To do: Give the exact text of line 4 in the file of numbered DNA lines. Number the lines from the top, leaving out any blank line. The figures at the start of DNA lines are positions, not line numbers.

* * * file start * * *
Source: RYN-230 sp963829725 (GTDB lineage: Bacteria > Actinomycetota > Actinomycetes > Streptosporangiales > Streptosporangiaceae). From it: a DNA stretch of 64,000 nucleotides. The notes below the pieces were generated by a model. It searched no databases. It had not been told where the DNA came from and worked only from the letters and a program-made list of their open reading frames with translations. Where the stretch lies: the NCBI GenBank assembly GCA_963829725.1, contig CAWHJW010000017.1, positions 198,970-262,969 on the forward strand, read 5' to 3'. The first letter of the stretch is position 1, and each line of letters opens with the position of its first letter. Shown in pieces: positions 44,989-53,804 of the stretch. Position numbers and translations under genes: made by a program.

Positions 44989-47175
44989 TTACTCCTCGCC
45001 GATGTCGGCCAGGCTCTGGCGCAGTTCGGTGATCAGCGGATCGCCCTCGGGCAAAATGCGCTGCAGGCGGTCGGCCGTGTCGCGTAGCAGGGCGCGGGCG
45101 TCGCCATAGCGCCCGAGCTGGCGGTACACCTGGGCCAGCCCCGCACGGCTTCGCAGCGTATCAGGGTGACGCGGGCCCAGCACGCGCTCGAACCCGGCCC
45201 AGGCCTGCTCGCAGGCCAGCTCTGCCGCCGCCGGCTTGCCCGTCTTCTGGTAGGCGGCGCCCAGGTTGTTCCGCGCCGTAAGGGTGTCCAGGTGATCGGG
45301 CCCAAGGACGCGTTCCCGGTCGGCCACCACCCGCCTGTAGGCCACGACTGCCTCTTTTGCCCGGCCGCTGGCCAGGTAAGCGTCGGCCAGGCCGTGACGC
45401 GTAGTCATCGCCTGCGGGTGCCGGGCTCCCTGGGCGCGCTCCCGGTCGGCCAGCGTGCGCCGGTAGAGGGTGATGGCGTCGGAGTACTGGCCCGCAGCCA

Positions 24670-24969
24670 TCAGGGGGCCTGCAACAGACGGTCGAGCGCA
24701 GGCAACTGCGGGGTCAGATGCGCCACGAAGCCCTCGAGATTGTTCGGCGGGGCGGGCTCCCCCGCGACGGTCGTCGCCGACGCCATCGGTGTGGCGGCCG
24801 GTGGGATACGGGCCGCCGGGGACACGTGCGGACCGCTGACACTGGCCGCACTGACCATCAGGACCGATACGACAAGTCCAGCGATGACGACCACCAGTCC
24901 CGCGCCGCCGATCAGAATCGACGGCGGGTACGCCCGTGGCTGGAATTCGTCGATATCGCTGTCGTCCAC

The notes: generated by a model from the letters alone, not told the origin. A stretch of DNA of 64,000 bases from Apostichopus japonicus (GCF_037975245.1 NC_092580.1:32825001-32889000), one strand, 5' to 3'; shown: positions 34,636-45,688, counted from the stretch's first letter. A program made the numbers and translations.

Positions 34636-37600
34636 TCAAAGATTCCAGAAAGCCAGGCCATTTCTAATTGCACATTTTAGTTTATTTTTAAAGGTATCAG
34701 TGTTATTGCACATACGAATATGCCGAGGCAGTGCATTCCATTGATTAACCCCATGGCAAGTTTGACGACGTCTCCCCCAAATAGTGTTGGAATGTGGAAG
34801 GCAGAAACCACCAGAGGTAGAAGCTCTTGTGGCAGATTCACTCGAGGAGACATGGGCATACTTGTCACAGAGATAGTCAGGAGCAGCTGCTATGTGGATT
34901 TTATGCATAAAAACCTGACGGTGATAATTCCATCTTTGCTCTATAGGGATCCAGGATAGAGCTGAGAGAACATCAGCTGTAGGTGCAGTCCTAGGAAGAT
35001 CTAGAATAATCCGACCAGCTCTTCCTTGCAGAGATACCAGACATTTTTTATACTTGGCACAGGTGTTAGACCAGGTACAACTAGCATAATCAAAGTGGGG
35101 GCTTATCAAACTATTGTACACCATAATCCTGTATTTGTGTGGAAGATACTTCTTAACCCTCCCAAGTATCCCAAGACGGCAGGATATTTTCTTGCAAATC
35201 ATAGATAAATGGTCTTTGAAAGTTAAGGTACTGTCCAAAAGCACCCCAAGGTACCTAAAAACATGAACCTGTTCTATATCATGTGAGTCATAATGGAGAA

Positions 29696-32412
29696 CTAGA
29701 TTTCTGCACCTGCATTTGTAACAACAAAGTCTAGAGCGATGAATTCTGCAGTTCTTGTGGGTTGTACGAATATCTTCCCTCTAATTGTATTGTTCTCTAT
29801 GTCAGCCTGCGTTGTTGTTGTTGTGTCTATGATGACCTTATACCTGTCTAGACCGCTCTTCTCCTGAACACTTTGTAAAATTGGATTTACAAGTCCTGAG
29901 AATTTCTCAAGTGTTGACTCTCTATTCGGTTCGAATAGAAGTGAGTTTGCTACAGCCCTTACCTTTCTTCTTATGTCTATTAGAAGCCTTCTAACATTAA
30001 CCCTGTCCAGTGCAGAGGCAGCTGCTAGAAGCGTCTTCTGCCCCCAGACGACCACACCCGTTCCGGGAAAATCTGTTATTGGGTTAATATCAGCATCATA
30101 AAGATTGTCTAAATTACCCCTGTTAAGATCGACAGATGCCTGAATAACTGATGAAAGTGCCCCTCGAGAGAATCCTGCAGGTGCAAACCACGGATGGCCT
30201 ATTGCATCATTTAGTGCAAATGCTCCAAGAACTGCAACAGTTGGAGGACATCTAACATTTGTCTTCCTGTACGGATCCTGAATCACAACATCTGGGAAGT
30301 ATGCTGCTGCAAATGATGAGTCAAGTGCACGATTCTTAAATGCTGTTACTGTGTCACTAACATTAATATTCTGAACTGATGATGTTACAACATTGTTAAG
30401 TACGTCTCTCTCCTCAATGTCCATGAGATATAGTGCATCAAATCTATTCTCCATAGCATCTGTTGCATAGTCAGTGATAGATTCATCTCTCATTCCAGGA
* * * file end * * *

45001 GATGTCGGCCAGGCTCTGGCGCAGTTCGGTGATCAGCGGATCGCCCTCGGGCAAAATGCGCTGCAGGCGGTCGGCCGTGTCGCGTAGCAGGGCGCGGGCG